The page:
UK bars direct air cargo from Dhaka | The Daily Star
12:00 AM, March 10, 2016 / LAST MODIFIED: 03:16 AM, March 10, 2016

UK bars direct air cargo from Dhaka

Cites Bangladesh's 'failure' to meet international security requirements; garment makers fear disastrous impact

The UK has banned air cargo directly from Dhaka until further notice as Hazrat Shahjalal International Airport failed to meet some international security requirements.

Only the Biman Bangladesh Airlines carries cargo directly to the UK in its four weekly passenger flights but it now would not be able to do so due to the ban, according to officials of the national flag carrier.

An average of 25 tonnes of cargo -- mostly apparels, vegetables and agricultural products -- is flown to the UK in each flight.

"The ban will have a disastrous impact on our exports as the UK is a very big market of the EU. The UK is the second biggest garment export destination for Bangladesh after Germany," said Siddiqur Rahman, president of Bangladesh Garment Manufacturers and Exporters Association.

A web post on the UK government's website on March 8 says, "As part of a set of interim measures, cargo will not be allowed on direct flights from Dhaka to the UK until further notice."

Their recent assessments of the Shahjalal airport found that some international security requirements were not being met, it says.

"Airlines carrying cargo between Bangladesh and the UK on indirect routes are being asked to ensure it is re-screened before its final leg into the UK," reads the post.

On December 19 last year, Australia banned air cargo from Bangladesh, citing security concerns.

"We have been working to ensure foolproof security, but according to their [UK government's] view, we could not meet some security requirements and that is why they have imposed the temporary ban," Civil Aviation Minister Rashed Khan Menon told The Daily Star yesterday.

"We have been purchasing necessary equipment, recruiting manpower and providing them with training. But if all those steps do not satisfy them, what else could we do?" he said.

Chairman of the Civil Aviation Authority of Bangladesh (Caab) Air-Vice Marshal M Sanaul Haque said they, in association with a UK aviation security team, were working to ensure security at the airport.

"The UK team members often expressed satisfaction over our work."

But some of the requirements could not be met due to time constraint, he said.

"We asked them to give us some more time so that we can comply with their requirements, but they slapped the ban."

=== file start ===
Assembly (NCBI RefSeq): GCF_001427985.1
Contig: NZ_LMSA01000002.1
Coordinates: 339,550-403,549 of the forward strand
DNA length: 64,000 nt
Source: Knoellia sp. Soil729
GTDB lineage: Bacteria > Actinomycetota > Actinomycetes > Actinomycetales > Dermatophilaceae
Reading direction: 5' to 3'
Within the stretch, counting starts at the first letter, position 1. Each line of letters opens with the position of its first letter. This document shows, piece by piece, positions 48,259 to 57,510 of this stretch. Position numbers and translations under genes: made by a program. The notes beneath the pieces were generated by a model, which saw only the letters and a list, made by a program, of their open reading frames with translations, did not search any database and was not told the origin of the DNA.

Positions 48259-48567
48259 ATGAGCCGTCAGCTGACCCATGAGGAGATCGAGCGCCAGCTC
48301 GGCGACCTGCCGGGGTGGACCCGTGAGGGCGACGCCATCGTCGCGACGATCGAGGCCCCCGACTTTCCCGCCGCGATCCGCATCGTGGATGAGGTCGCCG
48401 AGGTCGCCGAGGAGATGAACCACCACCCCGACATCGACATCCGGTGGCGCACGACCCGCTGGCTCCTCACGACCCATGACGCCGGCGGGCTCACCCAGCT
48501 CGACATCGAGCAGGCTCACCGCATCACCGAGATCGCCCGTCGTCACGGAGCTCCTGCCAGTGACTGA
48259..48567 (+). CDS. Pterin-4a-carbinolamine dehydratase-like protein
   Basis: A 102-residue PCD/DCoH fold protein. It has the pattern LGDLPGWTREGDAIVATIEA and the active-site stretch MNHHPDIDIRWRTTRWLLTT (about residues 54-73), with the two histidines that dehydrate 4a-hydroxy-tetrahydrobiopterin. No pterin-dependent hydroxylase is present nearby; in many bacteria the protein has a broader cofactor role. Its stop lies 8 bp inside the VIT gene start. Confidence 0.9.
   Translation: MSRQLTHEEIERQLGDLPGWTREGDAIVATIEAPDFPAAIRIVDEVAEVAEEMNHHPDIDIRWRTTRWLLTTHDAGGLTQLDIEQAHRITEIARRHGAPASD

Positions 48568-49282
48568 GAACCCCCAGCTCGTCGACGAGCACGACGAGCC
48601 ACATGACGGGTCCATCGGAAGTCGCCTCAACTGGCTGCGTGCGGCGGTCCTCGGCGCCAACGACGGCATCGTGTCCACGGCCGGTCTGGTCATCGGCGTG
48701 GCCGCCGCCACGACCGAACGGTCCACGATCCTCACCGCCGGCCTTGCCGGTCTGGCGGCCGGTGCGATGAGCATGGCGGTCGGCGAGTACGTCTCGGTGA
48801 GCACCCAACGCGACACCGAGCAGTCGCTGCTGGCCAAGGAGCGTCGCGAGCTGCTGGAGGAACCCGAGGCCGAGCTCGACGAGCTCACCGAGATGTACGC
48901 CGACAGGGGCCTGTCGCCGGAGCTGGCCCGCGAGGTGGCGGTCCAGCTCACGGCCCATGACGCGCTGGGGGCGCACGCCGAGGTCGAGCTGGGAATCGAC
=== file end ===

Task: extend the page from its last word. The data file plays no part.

Asked when the ban could probably be lifted, Sanaul said an UK team was due to inspect the Biman on March 13.

"We are working with the Biman. If the Biman can meet the team's requirements, the ban could be lifted then," he said, adding that the government was taking diplomatic steps as well to this end.

The Caab chairman said the ban was not like that of Australia, which was imposed without any communication with Bangladesh.

Following the bombing and crash of a Russian jet over Egypt's Sinai desert in October, the UK Department for Transport made a list of 38 airports of 20 countries, including the Shahjalal airport in Dhaka, that have security concerns.

Experts from the UK and the US inspected the Dhaka airport twice in November and December last year and found "serious security lapses and risks", sources said.

The teams were concerned about cargo screening and management at the airport, which is handled by the Biman.

Since then, the UK has been pushing for better security arrangements.

A top official of the civil aviation ministry said the UK team, after the assessments, suggested that trained personnel be engaged for operation of the scanning machines at the airport's cargo complex and that no cargo be left out in the open.

Due to shortage of manpower, the Biman would not be able to employ trained personnel at the cargo complex and for the shortage of space, it would not be possible to keep all cargo awaiting shipment at a safer place, he said, wishing anonymity.

Acting Managing Director MM Asaduzzaman of the Biman claimed that the national airlines had complied with the recommendations by the UK team, like access control and training personnel.

"I am not sure as to why the UK still imposed the ban. They did not show us any reason," he told The Daily Star, declining to comment further.

Sources claimed that cargo handling at the airport is largely done by hired help, not by regular employees of the Biman.

Following the bombing of Metrojet in Egypt, the US and the UK in November restricted air cargo from Egypt. In 2010, the UK restricted unaccompanied airfreight from Somalia and Yemen on security grounds, according to media reports.

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